Learning how to deal with stress
Stress: It's an unavoidable element of college life. Between late-night studying, new social environments and struggling toward financial independence, it's no wonder that the ability to handle stress can make or break a college career.
College underclassmen may have the more extreme problems with stress, and are more likely to feel that their stress is unbearable. According to a study by Dr. Ranjita Misra reported in The American Journal of Health Studies, these younger students may have more problems with stress because of underdeveloped coping skills and weaker social supports systems that come with a transition from living at home to living at school.
This group of students faces a unique set of stresses that are academic as well as personal. First- and second-years need to adjust to a new and more intense academic environment, as well as make decisions that will have an impact on the rest of their lives, such as declaring a major.
Given this unique combination of stressors, it is no surprise that Misra also found that most of the stress reported by underclassmen was somewhat self-imposed. "Students' perception of the extensive knowledge base required and the perception of an inadequate time to develop it are all considered academic stressors," she reported.
Still, while some of this stress may be inevitable, it doesn't have to be unbearable.
Experts agree that the best ways to cope with stress is to expect it, target the source and adjust to keep normal stress from becoming paralyzing anxiety. College students should realize that their new academic environment comes with unprecedented pressures, and they should prepare themselves accordingly.
As the year progresses and tensions build, students should find the source of their anxieties. Whether it is a particularly tough concept or a professor who seems too tough, targeting the source means that students can decide where they need to focus time and attention. Lastly, adjusting to work through that trouble spot ensures that pressure is a motivating factor and not an impediment.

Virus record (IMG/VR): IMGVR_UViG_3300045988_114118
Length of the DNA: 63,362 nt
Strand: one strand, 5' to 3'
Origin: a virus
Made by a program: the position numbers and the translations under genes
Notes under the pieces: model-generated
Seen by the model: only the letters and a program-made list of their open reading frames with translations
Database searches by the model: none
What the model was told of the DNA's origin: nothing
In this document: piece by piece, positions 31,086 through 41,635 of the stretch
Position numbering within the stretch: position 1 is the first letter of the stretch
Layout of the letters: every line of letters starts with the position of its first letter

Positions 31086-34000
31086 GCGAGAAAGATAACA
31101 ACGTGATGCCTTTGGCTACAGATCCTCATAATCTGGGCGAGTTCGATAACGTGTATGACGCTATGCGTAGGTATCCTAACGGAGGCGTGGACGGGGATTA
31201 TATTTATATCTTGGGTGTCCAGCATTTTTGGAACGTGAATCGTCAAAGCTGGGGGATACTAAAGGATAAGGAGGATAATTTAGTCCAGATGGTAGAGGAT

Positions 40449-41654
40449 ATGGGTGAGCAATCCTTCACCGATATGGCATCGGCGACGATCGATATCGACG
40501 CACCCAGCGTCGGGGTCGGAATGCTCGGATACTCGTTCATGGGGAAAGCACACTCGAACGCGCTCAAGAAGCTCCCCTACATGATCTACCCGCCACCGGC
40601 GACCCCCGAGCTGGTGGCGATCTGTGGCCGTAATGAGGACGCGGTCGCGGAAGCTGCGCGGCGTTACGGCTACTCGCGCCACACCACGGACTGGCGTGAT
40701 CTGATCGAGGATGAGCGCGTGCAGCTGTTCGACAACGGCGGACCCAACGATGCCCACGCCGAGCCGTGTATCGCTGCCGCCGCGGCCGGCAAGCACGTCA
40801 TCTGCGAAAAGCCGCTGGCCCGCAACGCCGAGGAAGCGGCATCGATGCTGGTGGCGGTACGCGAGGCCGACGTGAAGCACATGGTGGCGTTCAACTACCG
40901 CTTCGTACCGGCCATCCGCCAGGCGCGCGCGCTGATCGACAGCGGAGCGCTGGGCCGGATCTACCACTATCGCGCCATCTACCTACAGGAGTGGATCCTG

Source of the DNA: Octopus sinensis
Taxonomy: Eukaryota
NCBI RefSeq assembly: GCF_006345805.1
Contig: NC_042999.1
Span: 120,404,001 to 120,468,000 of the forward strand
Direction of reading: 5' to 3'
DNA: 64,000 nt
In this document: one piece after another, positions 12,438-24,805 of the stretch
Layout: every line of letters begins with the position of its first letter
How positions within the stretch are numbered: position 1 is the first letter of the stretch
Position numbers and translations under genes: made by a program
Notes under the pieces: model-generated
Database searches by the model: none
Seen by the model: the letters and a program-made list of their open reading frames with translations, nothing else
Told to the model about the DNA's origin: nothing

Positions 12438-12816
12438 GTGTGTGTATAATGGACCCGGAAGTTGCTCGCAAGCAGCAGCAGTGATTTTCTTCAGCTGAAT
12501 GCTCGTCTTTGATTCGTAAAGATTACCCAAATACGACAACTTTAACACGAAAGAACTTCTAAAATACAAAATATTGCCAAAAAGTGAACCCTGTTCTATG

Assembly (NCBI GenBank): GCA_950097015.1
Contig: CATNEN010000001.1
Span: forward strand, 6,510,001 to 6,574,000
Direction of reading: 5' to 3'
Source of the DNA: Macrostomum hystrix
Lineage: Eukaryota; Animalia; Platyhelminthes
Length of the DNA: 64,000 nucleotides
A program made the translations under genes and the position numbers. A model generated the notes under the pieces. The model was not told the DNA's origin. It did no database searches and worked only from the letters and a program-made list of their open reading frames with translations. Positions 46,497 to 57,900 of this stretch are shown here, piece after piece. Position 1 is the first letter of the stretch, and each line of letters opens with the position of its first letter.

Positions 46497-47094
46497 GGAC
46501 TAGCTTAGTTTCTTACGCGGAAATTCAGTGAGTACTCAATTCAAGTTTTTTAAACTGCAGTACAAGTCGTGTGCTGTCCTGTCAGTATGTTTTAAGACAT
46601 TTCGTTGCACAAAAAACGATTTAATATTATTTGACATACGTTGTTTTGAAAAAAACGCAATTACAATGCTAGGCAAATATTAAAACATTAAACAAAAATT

Time management and organization are also key ingredients to keep stress from taking over your life. In a report for the Journal of College Student Development, Amy Lahmers found that "time management ability was positively associated with GPA;" this was because "better time management ability increased the effectiveness with which time was used."
Simple things like making lists, breaking down large tasks into smaller assignments and staying on top of due dates can keep academic stress from getting out of hand.
Despite every effort to keep pressure productive, at some point in any college career stress will become overwhelming. One of the easiest ways to regain control can be as simple as putting on a pair of running shoes or going to the on-campus gym. "Exercise relaxes your muscles, helps you sleep better and increases the flow of blood to your brain which releases endorphins into your bloodstream," Vanderbilt University learning specialist Carolyn Ebbit tells Campus Life. "All of [these] will boost your performance."
When academic anxiety becomes more than a workout can handle, most schools offer on-campus mental-health resources.
Both Colorado College and University of Colorado-Colorado Springs have on-campus counseling resources with a full-time professional staff available. Students can receive short-term one-on-one counseling for free or reduced costs. For more information, Colorado College students should call Boettcher Health Center at 389-6384; UCCS students can contact the University Counseling Center at 262-3265. Pikes Peak Community College offers stress management workshops through Student Support Services at 540-7084. Other students can get information and referrals from their student resource centers.
-- Lola Garcia
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